BD:  What would go well with it?

MR:  Perhaps another Massenet opera like Grisélidis.  It’s a middle-age legend and a very charming score.  Jongleur first because it’s so stern, and then it would be nice to finish with Grisélidis.  Massenet always tells a very interesting story, and people like stories.  If they go to an opera, they like beautiful singing and playing, but they like also to be told a story.  Massenet was very clever to always find a good story to make an opera.

*     *     *     *     *
BD:  Tell me about some of your own works for the stage.

MR:  An opéra-bouffe called Rayon des soieries was my first composition for the stage and was performed when I was 24 years old.  It takes place at the silk counter in a department store.  It’s a one-act work lasting for one hour and has some jazz music in it which many people resented at the time (1930).  Then I wrote a musical comedy because the spoken text is so important, and it’s called La poule noire – the Black Hen – and was even given in New York.  It’s the story of a widow who tries to be faithful to the memory of her husband, but she falls in love with a young man and is full of comic details.  It’s been performed many times at the Paris Opéra-Comique.  Bliss Hebert, the artistic director of Santa Fe, is interested in doing these two together as a full evening.  Two very different pieces, but both comical.  I hope it will come about because I know the reputation of the Santa Fe Opera is very good.  I have also written a couple operas, but only one has been performed on the stage.  It’s called Hop, signor!  It’s a full evening, three acts, very dramatic, and I think it’s my best work.  It was badly received, but one of the singers in the cast said that it would get the reception it deserves 25 or 30 years from then (1962).  The other work is a one-act work by the same writer, Michel de Ghelderode, and it’s about the crucifixion of Christ.  There is only one man and ten ladies, and each of the women tells her story.  It’s only been performed in concert versions for the radio.

BD:  You’ve conducted your works, but are you the ideal conductor of your works?

conducting MR:  No one is the ideal director or conductor or performer of these works.  I am sure that I’m not the best one, but, you know, when others conduct my works it is very disturbing for me to hear it conducted in another way.  All the conductors in the world  that have a name have done my Gaîté Parisienne and every time, it’s another work.  I listen and say here and there, “Oh, I didn’t think about that!”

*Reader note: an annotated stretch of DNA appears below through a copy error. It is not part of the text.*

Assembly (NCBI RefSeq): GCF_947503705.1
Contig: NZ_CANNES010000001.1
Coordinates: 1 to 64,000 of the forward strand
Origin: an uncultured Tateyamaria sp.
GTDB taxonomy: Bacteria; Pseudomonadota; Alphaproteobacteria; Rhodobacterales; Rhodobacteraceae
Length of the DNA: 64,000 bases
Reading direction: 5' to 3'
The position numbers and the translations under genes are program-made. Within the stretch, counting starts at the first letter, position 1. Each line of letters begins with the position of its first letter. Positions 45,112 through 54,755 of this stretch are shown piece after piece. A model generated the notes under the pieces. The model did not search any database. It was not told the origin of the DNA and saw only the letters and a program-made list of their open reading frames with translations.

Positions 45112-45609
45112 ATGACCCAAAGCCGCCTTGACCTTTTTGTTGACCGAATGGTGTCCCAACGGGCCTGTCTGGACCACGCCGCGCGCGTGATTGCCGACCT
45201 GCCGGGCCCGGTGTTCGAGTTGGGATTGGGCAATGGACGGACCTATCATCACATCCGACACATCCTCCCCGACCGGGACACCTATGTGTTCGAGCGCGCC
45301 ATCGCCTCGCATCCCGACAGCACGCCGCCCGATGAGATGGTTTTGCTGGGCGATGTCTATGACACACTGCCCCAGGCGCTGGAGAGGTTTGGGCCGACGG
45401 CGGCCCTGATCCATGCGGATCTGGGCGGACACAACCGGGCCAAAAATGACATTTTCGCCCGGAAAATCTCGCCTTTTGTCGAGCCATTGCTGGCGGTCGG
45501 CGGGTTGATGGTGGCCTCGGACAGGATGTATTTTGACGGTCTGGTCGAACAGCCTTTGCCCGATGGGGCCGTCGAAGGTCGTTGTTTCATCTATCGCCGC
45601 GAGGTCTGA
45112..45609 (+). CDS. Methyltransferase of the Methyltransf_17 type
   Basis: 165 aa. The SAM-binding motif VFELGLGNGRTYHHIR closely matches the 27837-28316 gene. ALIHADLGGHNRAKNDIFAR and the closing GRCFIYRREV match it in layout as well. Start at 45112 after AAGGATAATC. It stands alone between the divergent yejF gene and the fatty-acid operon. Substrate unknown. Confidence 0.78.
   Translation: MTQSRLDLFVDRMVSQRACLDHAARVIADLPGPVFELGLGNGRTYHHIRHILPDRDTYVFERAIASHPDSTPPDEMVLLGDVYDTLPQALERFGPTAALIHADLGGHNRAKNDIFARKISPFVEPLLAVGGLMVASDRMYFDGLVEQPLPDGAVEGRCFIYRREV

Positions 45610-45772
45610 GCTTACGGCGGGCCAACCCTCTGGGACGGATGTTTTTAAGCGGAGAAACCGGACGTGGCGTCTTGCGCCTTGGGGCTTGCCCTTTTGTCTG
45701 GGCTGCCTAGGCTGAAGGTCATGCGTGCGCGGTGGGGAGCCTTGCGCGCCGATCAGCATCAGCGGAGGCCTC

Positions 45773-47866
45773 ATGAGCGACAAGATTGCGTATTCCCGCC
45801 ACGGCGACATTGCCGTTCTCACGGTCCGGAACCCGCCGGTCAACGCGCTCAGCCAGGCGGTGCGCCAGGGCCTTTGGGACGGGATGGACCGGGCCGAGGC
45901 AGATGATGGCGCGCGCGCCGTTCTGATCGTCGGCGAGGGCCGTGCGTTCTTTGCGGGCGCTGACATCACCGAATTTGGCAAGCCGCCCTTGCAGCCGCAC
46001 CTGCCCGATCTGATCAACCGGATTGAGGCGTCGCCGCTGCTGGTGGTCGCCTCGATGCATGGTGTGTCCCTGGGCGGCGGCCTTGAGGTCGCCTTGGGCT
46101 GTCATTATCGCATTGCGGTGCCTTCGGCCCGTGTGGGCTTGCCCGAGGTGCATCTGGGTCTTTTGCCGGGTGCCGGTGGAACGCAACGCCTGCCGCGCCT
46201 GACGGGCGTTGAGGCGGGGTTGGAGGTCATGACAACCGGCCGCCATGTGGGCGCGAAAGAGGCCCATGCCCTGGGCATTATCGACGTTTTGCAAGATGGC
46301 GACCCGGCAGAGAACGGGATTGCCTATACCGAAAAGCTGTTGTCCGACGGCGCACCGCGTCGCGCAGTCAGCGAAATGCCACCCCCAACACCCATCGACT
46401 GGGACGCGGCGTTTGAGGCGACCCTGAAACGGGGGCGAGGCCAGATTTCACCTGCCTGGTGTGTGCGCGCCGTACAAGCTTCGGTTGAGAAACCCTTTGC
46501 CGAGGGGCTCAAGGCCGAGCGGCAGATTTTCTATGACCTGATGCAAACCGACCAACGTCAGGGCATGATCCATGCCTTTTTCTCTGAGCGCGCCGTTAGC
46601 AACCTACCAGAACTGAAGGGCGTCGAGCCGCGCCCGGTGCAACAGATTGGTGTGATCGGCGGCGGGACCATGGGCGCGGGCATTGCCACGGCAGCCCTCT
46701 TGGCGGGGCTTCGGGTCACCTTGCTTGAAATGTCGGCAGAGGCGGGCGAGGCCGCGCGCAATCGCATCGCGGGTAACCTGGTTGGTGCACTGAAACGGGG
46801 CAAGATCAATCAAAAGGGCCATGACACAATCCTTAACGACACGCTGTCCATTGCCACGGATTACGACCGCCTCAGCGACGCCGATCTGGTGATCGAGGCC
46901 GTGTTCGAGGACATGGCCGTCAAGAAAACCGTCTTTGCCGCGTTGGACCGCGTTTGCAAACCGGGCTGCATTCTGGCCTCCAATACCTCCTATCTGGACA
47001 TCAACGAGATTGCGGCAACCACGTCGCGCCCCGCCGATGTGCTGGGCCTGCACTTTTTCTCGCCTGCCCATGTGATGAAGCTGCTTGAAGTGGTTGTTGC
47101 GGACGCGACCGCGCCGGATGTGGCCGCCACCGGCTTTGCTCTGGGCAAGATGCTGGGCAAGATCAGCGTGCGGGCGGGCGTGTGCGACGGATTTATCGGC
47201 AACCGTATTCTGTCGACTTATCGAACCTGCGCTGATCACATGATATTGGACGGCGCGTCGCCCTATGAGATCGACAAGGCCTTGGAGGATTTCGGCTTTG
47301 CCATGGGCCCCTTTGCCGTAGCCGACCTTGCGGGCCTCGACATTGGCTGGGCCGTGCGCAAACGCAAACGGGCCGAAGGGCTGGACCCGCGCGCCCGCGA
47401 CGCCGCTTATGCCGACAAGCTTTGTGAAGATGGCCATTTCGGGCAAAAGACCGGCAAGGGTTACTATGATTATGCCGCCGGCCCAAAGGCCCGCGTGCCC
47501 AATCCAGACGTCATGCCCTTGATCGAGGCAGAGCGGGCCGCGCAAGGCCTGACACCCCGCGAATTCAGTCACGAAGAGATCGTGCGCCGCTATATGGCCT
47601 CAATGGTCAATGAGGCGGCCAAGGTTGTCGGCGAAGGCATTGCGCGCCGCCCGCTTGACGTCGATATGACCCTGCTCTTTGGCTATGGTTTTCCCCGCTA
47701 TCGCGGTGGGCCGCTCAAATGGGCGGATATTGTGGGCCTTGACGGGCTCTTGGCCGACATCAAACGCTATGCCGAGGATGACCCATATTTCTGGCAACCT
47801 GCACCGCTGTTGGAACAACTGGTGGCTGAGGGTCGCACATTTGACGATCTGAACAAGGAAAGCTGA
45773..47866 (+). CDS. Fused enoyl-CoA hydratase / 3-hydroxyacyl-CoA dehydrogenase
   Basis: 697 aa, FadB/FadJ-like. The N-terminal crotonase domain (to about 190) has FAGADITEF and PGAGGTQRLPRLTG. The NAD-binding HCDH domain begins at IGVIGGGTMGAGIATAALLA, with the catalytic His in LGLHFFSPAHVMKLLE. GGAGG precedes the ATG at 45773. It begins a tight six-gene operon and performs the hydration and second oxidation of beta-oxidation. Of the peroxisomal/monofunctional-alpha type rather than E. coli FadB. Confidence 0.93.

BD:  You are both a composer and a conductor, so perhaps you’re the ideal person to ask one of my favorite questions – where is opera going today?

MR:  Well, it’s coming back.  The idea of writing big works for the stage is coming back for the young composers.  For a long time it was despised by them, perhaps because they were not ready for it.  The language of the 12-tone system is not really easy to manage with an opera.

BD:  How much can a composer (or a conductor) expect of the public?

MR:  It’s difficult to know because you cannot order the public to like something.  It has to come little by little, and it’s only the public that is right.  You cannot order them even if you give lectures and explanation.  If they are not ready, they will not come.  The public has a very strong way of acting.  After working all day, they rush home to change clothes and eat a snack, then they buy a seat which is expensive at the opera, so they have a right to express an opinion and to say whether they like it or not.  Even if you don’t agree, you have to accept it because we do music for them – not for the musicians!

BD:  Do you compose for the audience?

MR:  Of course – for the ideal audience.  It might not be for today, but for twenty years from now and I have to accept that.  It was always like that.  We cannot say that they are wrong.  They need time to like and to be instructed.

BD:  Does opera work well in concert?

MR:  Not very well; it is not the ideal.  You are losing lots of meaning when you see people telling you a story while standing there in evening dress.  You have only the music.

BD:  Is opera art or is it entertainment?

MR:  You only have to go to a record shop to see people lined up to buy opera.  There is a big appeal.  People are attracted because it’s interesting and it’s entertaining, too.  And it’s very noble.  Because so many superb musicians chose to write operas, it’s one of the best ways of doing music.

BD:  Do you think opera works well on television?